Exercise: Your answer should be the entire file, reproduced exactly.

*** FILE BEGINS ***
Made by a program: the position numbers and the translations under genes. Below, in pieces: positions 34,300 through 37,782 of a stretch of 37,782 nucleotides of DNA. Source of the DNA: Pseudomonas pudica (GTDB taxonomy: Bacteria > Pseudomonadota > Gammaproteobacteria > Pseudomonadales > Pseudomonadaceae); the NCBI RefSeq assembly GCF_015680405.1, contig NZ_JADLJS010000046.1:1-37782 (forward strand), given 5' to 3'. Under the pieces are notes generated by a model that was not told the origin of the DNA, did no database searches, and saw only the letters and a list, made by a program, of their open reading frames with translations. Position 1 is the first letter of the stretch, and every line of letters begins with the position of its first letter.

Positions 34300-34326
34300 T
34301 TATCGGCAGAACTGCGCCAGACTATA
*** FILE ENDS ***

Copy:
Made by a program: the position numbers and the translations under genes. Below, in pieces: positions 34,300 through 37,782 of a stretch of 37,782 nucleotides of DNA. Source of the DNA: Pseudomonas pudica (GTDB taxonomy: Bacteria > Pseudomonadota > Gammaproteobacteria > Pseudomonadales > Pseudomonadaceae); the NCBI RefSeq assembly GCF_015680405.1, contig NZ_JADLJS010000046.1:1-37782 (forward strand), given 5' to 3'. Under the pieces are notes generated by a model that was not told the origin of the DNA, did no database searches, and saw only the letters and a list, made by a program, of their open reading frames with translations. Position 1 is the first letter of the stretch, and every line of letters begins with the position of its first letter.

Positions 34300-34326
34300 T
34301 TATCGGCAGAACTGCGCCAGACTATA